“DOC has ditched its responsibility to protect the world’s most endangered dolphin, the Maui dolphin, despite the mine site being in its southern habitat. DOC’s lack of engagement in this process is shocking,” he said.

KASM experts will be giving evidence next week. These include:

• Blue whale expert Dr Leigh Torres (Tuesday February 21), who has been studying the presence and behaviour of blue whales in the South Taranaki Bight. Dr Torres is out in the Bight right now, on another research expedition where she is looking for confirmation of her theory that the Bight is not only a feeding ground for the blue whales, but could also be a breeding ground for a New Zealand-specific population. See her evidence here.

• Dr John Cockrem of Massey University (Wednesday February 22), one of the country’s leading experts in the little penguin – Korora, or Blue Penguin – whose populations are in decline. The plume from the seabed mining could affect the food and feeding grounds of these birds, and others. See his evidence here.

• Economist Jim Binney (Thursday 23 February) has challenged the methodology Trans-Tasman Resources has used to extrapolate its economic benefits and job creation from the proposal. He argues they should have used the Treasury’s recommended cost benefit analysis methodology and that they should have valued environmental and social costs. See his evidence here.

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SME mining creating jobs for youths in Bulolo

alluvial watut

Post Courier | February 14, 2017

A SMALL to medium enterprise (SME) in Bulolo, Morobe Province is having a positive impact on youths in this area.

TRocks Construction Ltd  owned by Berldon Timah is a four-month old small scale alluvial mining company. Mr Timah said to date the company has created jobs for 48 workers who have been rostered on two shifts. He said business has been good but more could be achieved particularly for the youths in these rural areas through government intervention.

Apart from this venture, Mr Timah has established a small foundation in the area which provides help for the local schools, not just in this area but to neighboring Eastern Highlands Province as well. Timah says of the revenue generated from his projects 10 per cent goes towards the foundation’s activities.

Meanwhile, the foundation, with support from Mr Timah’s company has provided help by assisting disadvantaged communities with road projects and other basic services.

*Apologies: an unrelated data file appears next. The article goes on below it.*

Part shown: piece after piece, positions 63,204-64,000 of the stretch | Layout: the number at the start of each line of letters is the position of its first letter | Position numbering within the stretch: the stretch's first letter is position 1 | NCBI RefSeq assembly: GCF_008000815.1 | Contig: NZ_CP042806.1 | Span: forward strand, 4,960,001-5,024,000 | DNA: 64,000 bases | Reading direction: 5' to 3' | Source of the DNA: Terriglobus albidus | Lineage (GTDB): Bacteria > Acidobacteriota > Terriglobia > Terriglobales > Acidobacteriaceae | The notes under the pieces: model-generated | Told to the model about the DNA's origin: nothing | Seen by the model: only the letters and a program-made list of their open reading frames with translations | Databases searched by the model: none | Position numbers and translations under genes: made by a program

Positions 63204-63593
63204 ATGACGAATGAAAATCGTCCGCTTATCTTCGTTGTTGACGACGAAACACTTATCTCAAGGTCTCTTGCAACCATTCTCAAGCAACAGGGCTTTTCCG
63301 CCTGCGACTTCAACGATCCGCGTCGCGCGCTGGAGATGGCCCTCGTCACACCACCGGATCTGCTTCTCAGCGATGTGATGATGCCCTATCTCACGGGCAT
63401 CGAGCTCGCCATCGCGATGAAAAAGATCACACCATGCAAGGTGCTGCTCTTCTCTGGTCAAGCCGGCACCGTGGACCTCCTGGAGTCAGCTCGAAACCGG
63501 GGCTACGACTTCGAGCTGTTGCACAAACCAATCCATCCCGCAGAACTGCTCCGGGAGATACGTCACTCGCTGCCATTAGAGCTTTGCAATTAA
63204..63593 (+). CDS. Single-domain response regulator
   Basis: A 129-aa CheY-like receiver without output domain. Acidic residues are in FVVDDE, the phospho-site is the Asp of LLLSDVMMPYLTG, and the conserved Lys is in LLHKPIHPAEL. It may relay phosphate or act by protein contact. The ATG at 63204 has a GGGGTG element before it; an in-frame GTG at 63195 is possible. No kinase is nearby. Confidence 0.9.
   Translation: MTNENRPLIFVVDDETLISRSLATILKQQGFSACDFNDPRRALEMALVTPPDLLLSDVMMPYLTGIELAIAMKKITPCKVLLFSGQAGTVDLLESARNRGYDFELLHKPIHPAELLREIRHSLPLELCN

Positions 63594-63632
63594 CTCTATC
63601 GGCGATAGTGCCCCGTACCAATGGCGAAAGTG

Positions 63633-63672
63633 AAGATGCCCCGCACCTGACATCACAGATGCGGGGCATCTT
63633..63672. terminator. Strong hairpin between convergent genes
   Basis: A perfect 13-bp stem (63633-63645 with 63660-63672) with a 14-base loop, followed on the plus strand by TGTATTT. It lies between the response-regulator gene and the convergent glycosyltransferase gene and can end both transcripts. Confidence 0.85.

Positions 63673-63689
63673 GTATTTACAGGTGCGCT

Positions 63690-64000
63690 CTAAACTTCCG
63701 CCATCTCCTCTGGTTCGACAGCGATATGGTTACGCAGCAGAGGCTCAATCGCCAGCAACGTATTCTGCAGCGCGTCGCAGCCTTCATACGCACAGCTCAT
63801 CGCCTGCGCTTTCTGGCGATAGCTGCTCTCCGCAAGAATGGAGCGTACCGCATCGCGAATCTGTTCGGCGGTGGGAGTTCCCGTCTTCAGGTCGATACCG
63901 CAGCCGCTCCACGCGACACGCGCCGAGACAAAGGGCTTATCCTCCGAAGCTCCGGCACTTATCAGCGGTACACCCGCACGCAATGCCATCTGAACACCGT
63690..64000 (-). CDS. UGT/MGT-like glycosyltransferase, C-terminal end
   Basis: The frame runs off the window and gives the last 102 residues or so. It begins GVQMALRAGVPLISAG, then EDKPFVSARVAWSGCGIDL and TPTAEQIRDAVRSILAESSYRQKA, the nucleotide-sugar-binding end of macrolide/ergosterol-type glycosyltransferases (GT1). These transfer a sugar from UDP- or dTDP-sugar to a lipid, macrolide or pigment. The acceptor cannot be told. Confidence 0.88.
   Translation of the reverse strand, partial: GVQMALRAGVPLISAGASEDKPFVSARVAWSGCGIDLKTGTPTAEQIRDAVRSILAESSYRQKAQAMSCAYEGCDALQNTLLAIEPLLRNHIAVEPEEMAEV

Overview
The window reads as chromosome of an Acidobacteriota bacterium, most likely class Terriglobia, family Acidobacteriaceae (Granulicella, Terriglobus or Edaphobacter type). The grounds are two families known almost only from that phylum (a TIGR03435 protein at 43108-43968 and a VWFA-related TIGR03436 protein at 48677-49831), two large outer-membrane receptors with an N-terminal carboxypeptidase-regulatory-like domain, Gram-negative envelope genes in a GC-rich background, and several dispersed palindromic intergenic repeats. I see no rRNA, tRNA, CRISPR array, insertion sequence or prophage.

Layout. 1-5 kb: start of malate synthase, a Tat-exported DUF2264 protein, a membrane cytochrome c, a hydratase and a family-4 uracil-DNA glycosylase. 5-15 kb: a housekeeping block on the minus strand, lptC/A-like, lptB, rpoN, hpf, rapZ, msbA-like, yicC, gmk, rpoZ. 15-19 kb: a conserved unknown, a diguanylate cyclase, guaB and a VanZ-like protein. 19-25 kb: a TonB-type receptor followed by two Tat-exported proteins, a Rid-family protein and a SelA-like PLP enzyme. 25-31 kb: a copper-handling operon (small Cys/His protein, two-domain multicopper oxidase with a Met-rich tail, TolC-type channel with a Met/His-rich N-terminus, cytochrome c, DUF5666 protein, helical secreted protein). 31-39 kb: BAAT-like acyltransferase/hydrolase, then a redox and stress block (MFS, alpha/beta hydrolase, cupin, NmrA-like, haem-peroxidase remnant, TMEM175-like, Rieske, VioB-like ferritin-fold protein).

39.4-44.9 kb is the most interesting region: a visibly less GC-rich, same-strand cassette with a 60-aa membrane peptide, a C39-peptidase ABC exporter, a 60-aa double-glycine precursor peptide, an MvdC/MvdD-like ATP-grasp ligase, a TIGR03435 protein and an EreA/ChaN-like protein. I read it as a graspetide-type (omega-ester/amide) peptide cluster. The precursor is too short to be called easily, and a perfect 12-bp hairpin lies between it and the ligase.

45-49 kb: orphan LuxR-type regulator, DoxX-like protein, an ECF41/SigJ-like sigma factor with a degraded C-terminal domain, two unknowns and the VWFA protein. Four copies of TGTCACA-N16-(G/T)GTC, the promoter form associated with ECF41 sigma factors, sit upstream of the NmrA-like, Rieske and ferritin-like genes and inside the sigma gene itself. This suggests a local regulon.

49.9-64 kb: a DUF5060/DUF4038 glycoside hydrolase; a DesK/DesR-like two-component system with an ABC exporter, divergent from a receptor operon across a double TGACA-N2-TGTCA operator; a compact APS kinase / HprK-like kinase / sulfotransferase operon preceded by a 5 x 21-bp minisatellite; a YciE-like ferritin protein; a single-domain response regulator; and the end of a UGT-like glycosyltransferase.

The foundation has also funded school infrastructure and supplies in the Eastern Highlands and Morobe Provinces.

Mr Timah said all his work was not to gain glory but to help give back to the community.

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Government to pay Ramu mine landholders

After nine years of operation, the stakeholders have not seen the benefits

Tax holidays mean the Chinese are still digging for free at the Ramu mine

Why is the government having to pay out K20 million when it receives no revenues from the Chinese owned Ramu mine? Isn’t the point of these large-scale resource extraction projects that they contribute to government revenues – not add another drain on taxpayers money? 

Ramu Nickel/Cobalt project LOs to get K10m in Business Development Grants

Post Courier | February 13, 2017

THE impacted landowners of the Ramu Nickel/Cobalt project in Madang have welcomed the announcement by Government that it will pay the balance of K10 million owed to them.

This is in Business Development Grants (BDG).

‘The assurance was given by Mining Minister Byron Chan after Usino/Bundi MP Anton Yagama had raised the issue on the floor of parliament.

Chairman of Kurumbukari landowners association Tobby Bare, in welcoming the announcement said the initial commitment of K20 million had been made by the former Somare Government.

However, this commitment had been honoured by the O’Neill Government, with the first K10 million being paid.

Mr Bare said the landowners were grateful to the O’Neill Government and had urged that the balance be paid before the 2017 General Elections.

He said given the downturn in the PNG economy, the landowners had great difficulties in securing business opportunities and added that the funds would provide some relief.

“While other landowner companies in other project area have been able to progress, we have been struggling,” Mr Bare said.

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Iwi criticises lack of notice by NZ EPA of ironsand mining application hui

ttr-application-map

Trans Tasman Resources have applied to mine iron ore from a 66-square kilometre area off the South Taranaki coast.

Stuff NZ | February 10 2017

Taranaki iwi say they were not given enough notice of a conference being held today ahead of a hearing on plans to mine millions of tonnes of iron-laden sand off the southern Taranaki coast.